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Game Info:

The Technomancer 
Developed By: Spiders
Published By: Focus Home Interaction
Released: June 28, 2016
Available On: Microsoft Windows, PS4 and Xbox One
Genre: RPG, sci-fi, action, open world
ESRB Rating: Mature (Blood, Drug Reference, Sexual Themes, Strong Language, Violence)
Number of Players: 1 offline 
Price: $44.99
(Humble Store Link)

Thank you Focus Home Interactive for sending us this game to review!

The Technomancer is a sci-fi action RPG set in a dystopian colony on Mars several hundred years in the future.  You play as Zachariah Mancer, who grew up in the harshest parts of the colony, at a time he is being initiated into a secretive group with special electrical powers known as The Technomancers. Society has once again adopted naming its citizens surnames based on their trade.  Zachariah’s last name, Mancer, was given after becoming a Technomancer.  Corporation loyalty is important.  On Mars, the majority of the people are brought up by the Corporation they are born into and where their family lives.  Those who seek to leave these corporations are considered traitors.  Life on Mars is harsh; the corporations are at war with each other and life has little value to those higher up in societal.

There is a steep learning curve for the normal difficulty level.  The developers patched the easy difficulty after release, to reduce the difficulty further.  I opted for the normal difficulty, before realising just how difficult it was and have stuck with it.  I have died many times and how you level up your character can make it easier earlier on, if you know what you are doing.  For those who don’t then it’s an exercise in frustration as you try to learn which skills are the most beneficial early on in the game.  In the first 5 hours I died countless times and learned it’s best to quick save before entering combat as relying on the auto save will put you further back than you’d like.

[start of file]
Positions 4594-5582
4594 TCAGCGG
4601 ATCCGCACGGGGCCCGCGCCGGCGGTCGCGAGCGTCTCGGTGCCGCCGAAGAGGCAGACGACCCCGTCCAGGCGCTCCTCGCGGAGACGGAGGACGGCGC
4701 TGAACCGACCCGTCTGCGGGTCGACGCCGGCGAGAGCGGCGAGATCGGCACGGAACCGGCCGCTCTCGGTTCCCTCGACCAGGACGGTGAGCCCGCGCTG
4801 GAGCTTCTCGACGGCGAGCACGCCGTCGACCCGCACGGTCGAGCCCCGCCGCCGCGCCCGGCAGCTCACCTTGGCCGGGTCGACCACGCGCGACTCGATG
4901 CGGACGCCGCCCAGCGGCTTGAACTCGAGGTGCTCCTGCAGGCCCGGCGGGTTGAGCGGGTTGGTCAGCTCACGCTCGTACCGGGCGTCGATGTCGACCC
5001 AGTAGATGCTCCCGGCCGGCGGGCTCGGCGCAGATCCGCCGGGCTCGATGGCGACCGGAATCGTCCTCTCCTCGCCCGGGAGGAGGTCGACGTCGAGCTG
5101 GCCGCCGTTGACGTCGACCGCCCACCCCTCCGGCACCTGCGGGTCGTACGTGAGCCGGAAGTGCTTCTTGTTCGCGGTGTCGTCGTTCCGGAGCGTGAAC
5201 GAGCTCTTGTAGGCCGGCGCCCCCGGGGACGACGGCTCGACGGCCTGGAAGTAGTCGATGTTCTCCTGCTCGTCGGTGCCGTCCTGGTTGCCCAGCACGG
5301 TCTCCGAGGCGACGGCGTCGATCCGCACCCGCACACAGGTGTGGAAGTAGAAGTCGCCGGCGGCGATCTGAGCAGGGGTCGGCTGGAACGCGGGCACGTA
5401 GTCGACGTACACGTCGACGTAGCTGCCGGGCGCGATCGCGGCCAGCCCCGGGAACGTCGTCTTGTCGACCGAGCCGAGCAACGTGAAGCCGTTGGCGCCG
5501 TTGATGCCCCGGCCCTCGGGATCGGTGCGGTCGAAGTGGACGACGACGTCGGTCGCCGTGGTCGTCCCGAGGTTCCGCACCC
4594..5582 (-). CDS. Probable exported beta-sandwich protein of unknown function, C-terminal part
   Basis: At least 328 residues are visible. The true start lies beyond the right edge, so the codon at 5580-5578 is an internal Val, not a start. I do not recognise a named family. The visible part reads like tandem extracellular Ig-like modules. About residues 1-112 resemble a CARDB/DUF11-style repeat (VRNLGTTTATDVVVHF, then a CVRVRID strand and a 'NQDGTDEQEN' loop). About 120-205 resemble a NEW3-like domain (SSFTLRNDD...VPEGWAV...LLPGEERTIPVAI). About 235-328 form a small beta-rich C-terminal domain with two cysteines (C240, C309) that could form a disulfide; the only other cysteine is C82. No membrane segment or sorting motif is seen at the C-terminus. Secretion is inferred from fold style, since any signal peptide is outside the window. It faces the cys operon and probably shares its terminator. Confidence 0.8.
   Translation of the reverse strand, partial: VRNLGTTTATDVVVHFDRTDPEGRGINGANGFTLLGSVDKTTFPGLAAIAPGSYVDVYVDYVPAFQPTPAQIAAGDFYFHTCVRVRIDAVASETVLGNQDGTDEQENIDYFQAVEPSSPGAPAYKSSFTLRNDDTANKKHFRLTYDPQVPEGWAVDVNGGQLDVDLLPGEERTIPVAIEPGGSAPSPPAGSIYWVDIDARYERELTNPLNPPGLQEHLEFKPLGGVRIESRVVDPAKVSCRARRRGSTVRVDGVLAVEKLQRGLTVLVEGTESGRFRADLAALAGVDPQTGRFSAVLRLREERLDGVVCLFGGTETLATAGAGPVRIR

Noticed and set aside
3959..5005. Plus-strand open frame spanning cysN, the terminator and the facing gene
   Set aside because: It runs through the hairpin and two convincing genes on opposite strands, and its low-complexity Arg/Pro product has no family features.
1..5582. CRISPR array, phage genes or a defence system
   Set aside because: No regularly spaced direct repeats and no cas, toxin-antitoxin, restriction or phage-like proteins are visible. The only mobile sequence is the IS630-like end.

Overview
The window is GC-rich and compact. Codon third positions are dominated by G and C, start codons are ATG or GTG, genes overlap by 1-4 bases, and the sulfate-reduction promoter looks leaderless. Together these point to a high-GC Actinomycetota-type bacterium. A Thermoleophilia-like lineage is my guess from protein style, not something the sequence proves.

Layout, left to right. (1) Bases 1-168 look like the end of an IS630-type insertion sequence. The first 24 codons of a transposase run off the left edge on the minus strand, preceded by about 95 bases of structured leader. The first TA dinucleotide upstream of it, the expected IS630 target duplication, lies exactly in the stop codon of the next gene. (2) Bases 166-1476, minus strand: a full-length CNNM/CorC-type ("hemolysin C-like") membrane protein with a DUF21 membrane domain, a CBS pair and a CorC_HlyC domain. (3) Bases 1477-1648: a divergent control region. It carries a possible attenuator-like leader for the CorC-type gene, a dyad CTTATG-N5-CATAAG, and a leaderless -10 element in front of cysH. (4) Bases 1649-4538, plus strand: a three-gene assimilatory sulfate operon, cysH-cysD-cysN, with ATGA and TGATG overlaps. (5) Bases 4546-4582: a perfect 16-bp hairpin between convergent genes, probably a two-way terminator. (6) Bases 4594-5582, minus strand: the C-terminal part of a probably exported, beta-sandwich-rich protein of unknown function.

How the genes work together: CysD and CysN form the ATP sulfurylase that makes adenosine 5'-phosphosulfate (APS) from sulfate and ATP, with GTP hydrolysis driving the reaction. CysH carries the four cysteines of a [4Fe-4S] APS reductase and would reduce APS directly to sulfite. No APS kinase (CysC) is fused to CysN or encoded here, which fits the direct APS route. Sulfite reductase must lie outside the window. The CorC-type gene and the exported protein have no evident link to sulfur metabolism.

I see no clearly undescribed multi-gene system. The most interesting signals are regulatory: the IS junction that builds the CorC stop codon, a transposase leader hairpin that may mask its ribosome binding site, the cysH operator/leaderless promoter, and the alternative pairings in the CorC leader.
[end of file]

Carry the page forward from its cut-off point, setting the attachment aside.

Once you get to level 20 you start to feel more useful in combat as you increase your range of abilities and actions, yet Zachariah has a glass jaw when compared to the early enemies encountered throughout his travels.  A few unlucky hits and you are down, while enemies feel over tanked, soaking up damage effortlessly.  

Each time you level up you get to invest skill points in skills, talents or attributes.  The skill tree is for combat abilities and broken down into four areas.  One for the three stances you can change to, providing different offensive and defensive actions and the technomancy skill to improve your electrical attacks and abilities.   Talents provide new abilities, picking locks, creating health and focus injections, making high level upgrades, etc.  Attributes increase the amount of damage you do, increasing your resistance to damage received, increasing the chance of making critical hits and to be able to wear certain equipment.

The Technomancer
Highlights:

Strong Points: Open world; music and sound effects
Weak Points: Game difficulty; uninspiring dialogue and art design; confusing game mechanics